Rainbow Drooping LeucothoeLeucothoe fontanesiana 'Rainbow'
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Leucothoe fontanesiana 'Rainbow'
Outdoor Growing zone
Full Sun, Partial Sun, Shade
Rainbow Drooping Leucothoe is a vibrant evergreen with glossy leaves that are mottled pink, cream and green, turning bright purple for the winter. In spring hanging clusters of white bell-shaped flowers grow from the stems at every point there is a leaf, making an attractive display. It forms a vase-shaped shrub between 3 and 5 feet tall and up to 6 feet across, but it can be trimmed annually to keep up less that 2 feet tall. It thrives in damp shade and is a variety of a native shrub, making it perfect for woodland gardens, slopes and banks, shady areas and for planting by streams and ponds.
Plant your Rainbow Drooping Leucothoe in full sun if the soil is always damp, and otherwise in partial or light full shade. It is hardy almost everywhere, and grows best in acidic, damp soils containing plenty of organic material. It is normally pest and disease free and not eaten by deer. It tolerates wet soil and coastal salt-spray, but not brackish or salty water.
Gardening in shade is always difficult – the low light levels dramatically limit the range of plants we can grow. When we do explore the potential plants for shady areas, almost all have deep green leaves. This means that shade plantings can often be all green, and since shade is already darker, the effect can be gloomy and dull – hardly the inspiring look gardeners lust after. That’s why the Rainbow Drooping Leucothoe is such a valuable plant if your shade is not too dry, and your soil is acidic. This is certainly one of the most spectacular of all evergreen shade plants, and it makes a stand-out focal point. It turns ‘drab’ into ‘dramatic’ when planting with dark-green shade plants, because the foliage is boldly mottled with creamy yellow and shades of green, overlaid with bright pink on young leaves. The bright look lasts all summer, and then for winter it becomes purple, keeping some of the white areas too, so that the winter look is different but just as bold.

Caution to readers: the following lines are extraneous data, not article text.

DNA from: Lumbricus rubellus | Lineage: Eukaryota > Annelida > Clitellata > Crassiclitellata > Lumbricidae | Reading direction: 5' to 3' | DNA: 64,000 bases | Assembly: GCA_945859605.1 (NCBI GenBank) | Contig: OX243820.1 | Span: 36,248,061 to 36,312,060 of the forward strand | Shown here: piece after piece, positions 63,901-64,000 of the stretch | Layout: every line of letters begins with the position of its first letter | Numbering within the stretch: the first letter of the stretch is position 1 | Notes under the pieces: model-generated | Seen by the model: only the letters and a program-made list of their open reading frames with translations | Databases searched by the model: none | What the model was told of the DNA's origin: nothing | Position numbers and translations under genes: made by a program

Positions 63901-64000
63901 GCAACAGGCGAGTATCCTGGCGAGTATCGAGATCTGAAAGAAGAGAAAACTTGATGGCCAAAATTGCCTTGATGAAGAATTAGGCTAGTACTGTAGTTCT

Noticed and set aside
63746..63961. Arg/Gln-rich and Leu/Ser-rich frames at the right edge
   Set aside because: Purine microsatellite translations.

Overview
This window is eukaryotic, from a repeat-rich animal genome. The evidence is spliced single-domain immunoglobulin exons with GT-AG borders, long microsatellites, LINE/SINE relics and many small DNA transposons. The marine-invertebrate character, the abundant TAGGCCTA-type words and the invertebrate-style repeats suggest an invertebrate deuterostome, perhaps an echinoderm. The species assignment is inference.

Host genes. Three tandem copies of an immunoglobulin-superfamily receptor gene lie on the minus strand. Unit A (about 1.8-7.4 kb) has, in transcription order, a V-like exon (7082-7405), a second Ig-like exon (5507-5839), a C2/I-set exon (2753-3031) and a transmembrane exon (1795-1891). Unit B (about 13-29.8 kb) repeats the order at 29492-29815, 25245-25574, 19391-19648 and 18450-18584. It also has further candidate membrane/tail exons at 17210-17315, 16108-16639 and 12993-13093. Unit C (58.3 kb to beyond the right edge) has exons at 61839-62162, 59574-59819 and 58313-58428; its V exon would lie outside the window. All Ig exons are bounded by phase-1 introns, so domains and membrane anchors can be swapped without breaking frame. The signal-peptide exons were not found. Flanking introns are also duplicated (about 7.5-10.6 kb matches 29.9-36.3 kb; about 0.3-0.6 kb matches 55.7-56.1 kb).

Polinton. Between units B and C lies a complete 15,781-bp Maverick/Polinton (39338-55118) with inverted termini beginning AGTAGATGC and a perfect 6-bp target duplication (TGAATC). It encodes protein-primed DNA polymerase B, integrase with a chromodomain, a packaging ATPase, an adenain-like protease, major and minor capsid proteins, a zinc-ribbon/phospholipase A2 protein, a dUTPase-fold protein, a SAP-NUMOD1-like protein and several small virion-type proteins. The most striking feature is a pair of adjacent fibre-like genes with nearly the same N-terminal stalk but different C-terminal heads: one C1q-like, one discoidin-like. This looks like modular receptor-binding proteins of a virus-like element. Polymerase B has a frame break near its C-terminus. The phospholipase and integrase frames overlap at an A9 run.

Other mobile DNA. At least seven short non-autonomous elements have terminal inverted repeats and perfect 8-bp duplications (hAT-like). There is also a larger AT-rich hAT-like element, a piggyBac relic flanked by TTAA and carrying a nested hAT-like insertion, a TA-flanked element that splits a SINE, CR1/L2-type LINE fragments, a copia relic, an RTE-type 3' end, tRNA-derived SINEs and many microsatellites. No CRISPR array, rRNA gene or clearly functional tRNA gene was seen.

This plant is native to America, so it’s perfect for wild gardens, and woodland gardens of all kinds, as well as on slopes and around water. It’s a perfect contrast plant to accompany your camellia and azalea plantings, bringing color to areas that are often dull after the spring flower display is over. This plant also adds to that spring display, with attractive hanging clusters of white bells opening all along the stems. If you don’t know this plant, you have been missing out. Now is your chance to correct that.
The Rainbow Drooping Leucothoe is an vase-shaped evergreen shrub, with many slender stems that grow upwards and then arch over, often touching the ground. It will grow to 2 or 3 feet tall and wide, and eventually can reach as much as 5 feet tall and 6 feet wide if left untrimmed. On the other hand, with annual trimming, it can be kept as low as 18 inches above the ground. The 4-inch leaves are slender ovals, with a very finely serrated edge, and a glossy surface. The new leaves emerge flushed with pinkish tones, maturing to an irregular mottling of cream, yellow and green. In late fall and through the winter the leaves turn a purplish-red, keeping some of the creaming mottling as well, and making a bright show in the winter garden.